03 February 2014

Remembering Pete Seeger

I like to say I'm more conservative than Goldwater. He just wanted to turn the clock back to when there was no income tax. I want to turn the clock back to when people lived in small villages and took care of each other.

On the 27th of January, the world lost a great man, and, more importantly, a very good one: Pete Seeger of folk music fame. His songs were part of the world that I grew up in, of the music my parents listened to, and probably as much as anything else instrumental in turning me toward my eclectic blend of old-style conservative and populist politics. His Christmas album was a Cooper family staple during Advent. There was a time when his Precious Friend album with Arlo Guthrie was on non-stop rotation in my CD player – I loved each and every one of these quirky, socially-tinged folk tunes, every one of the anecdotes, and got to the point where I could quote them from memory. His story of how the Hudson River got cleaned up largely through the efforts of volunteers he inspired by sailing up and down the place on the Clearwater, his gracious but unflinching resistance to the HUAC in the ‘50’s, his engagements with the labour rights movement and with the Civil Rights movement; all were those sorts of things that couldn’t help but rivet my early-teenage imagination.

Seeger’s unapologetic communism was actually one of the things which shaped my own sympathies with Marxist thought, one which lasted from middle school up until my last year at college (when my senior project advisor led me to read Sandel, MacIntyre, Bellah, Honneth and a number of other post-Marxist authors, whom I ultimately found more convincing than Marx himself). And it is one of the things which I can’t help but remain sympathetic with, in spite of having rejected Marx. Those who seek to condemn Seeger for his support of Stalin during the ‘40’s are in some very important ways missing the point. Seeger was an idealist who saw in the Soviet Union an extension of the promise that the little guy wasn’t doomed to be forever trampled underfoot, and one who had a healthy in-built distrust of those in his own country with power and authority. This did lead him to some very wrong conclusions about the nature of Stalin’s role in the Soviet experiment, but there are several things which do heavily ameliorate his record on this point.

These are covered admirably in Amir Azarvan’s blog post remembering Pete Seeger: he officially quit the CPUSA in 1950, supported the anti-Soviet Solidarity movement in Poland in ‘82 and wrote the highly critical anti-Stalinist song ‘Big Joe Blues’. It seems he had been given the grace to, as we say in the Orthodox Church, ‘see his own faults, and not to judge his brothers and sisters’. Dr Azarvan did note that Seeger was, sadly, pro-abortion rights – though that does fit with his progressive stance on most other things, it does seem to run counter to his otherwise unstinting support for the (in this case, literal) ‘little guy’, and he extends the hope that perhaps Seeger would have, given more time, turned from his support of this cause as he turned away from the Soviets.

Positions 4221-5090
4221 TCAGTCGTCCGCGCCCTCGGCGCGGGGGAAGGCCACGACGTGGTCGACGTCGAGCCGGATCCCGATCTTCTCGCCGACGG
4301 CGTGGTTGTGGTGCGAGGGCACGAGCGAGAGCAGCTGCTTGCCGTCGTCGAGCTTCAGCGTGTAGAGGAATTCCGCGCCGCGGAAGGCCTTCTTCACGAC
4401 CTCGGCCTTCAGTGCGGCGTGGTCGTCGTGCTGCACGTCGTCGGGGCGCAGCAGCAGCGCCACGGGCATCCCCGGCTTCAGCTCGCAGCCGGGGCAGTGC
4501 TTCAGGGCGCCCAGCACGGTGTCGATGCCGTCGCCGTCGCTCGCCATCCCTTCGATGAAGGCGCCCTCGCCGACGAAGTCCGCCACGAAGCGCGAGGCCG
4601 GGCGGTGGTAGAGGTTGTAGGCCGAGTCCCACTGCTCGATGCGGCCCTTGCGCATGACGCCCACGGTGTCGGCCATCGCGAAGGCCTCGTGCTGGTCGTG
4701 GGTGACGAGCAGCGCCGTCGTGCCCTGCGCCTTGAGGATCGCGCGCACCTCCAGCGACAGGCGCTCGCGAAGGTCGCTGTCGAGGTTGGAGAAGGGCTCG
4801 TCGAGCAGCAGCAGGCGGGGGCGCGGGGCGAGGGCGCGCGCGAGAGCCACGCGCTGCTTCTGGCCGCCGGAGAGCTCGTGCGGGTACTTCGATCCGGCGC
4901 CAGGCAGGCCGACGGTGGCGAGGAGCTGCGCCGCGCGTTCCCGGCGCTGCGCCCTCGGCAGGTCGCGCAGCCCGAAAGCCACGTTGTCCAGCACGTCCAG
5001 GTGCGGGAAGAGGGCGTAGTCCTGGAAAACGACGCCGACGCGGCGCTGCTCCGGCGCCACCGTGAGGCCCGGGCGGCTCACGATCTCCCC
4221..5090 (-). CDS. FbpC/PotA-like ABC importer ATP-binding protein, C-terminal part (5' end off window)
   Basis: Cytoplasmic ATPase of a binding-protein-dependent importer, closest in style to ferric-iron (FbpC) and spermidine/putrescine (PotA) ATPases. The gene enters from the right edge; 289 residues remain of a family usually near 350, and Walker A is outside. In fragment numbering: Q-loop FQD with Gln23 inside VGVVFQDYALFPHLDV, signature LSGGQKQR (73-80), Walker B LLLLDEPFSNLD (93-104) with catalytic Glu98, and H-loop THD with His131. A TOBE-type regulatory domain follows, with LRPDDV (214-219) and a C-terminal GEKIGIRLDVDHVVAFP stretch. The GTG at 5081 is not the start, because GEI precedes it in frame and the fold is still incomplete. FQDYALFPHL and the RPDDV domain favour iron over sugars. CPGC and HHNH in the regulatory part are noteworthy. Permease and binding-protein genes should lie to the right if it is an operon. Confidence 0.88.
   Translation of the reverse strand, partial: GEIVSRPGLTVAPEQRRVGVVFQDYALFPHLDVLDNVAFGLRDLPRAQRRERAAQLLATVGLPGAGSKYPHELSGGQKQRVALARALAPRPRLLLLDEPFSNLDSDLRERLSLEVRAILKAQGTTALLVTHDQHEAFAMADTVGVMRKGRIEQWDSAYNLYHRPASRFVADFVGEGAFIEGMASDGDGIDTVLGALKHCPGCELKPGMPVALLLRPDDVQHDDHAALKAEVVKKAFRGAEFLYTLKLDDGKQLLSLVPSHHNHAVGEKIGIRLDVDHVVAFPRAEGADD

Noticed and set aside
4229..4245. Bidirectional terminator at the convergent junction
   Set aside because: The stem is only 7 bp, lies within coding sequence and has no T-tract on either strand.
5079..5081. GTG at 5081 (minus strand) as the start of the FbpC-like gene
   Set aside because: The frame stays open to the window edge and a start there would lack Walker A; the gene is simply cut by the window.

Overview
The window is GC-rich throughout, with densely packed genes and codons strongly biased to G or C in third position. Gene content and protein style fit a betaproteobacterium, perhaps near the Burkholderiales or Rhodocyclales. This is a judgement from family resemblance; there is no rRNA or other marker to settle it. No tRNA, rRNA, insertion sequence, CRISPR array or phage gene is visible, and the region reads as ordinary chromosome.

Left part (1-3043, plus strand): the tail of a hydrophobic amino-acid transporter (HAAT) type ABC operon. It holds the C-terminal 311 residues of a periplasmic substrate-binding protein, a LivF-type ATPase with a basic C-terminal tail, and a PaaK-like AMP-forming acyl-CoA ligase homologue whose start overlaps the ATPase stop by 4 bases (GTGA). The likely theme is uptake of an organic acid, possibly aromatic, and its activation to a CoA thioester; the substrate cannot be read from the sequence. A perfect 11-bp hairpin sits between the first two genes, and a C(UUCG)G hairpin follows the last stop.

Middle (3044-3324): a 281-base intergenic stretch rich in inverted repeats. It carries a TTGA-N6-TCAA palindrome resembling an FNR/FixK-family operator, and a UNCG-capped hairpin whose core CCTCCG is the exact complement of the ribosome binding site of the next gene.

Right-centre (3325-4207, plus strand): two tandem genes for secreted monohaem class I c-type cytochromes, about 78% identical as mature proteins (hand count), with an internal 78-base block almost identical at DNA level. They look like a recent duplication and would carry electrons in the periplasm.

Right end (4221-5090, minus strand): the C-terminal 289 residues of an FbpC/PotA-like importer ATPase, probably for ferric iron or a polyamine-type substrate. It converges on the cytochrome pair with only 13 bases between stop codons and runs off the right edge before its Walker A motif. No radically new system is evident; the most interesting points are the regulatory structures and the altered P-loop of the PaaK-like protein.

But it cannot be denied that the man was a musical force – there is no better way to put it – and he left his mark upon millions. Including me. A real mensch, in the best sense of the word.

Memory eternal.


  1. Great post. Perhaps Seeger did not know about the extent of Stalin’s crimes at the time? I think this is an interesting point about historical communism. Communism is, on its face, a pro-human, progressive ideology. Its implementation, however, has often been very violent and oppressive and much of this is likely due to the nature of Marxism and Marxism-Leninism in particular.

    I still find it odd how some on the left hold on to Marxism-Leninism when it has been shown to not only be rather violent and cruel to the very people it is supposed to help, but it has a bad track record of “revolution from above” by party elites followed by a transition to gangster capitalism. No thanks.

  2. Thanks for the comment, John! Yes, indeed. I think David is right that the greatest standing rebuke to Marxist ideology is that it actually took hold in societies which were at the time some of the least-industrialised in the world - Russia, China, Korea, the Caribbean - and practically nowhere else.

    What we still need on the left is something like a Tolstoian sensibility that doesn't get snookered by the false eschatology of violent revolution or the equally-false eschatology of parliamentary pandering. That may be a good topic for another blog post, actually!

  3. Aye, there is the false eschatology of Marxism -- the notion that we have actually "arrived", and that anyone who fails to see that is either a malicious counter-revolutionary or insane.

    But I digress. As a friend of mine put it, here in South Africa Pete Seeger gave us the aural wallpaper for the freedom struggle.

  4. Seeger was a typical Volvo voter, from a privileged background who never got called on his stupidities.
    He also had a mediocre voice and was only a decent banjo player. Completely forgettable, except as some sort of mascot for aging hippies.

  5. Thanks for the comment, Steve! I do like that allusion 'aural wallpaper'; it gives Seeger credit for inspiration without necessarily overstating his contributions to a specific movement!

    Stan, I think the point was that he called himself on his own stupidities, as with 'Big Joe Blues'. And obviously he wasn't 'completely forgettable', given the tributes that have come in from news outlets left, right and centre.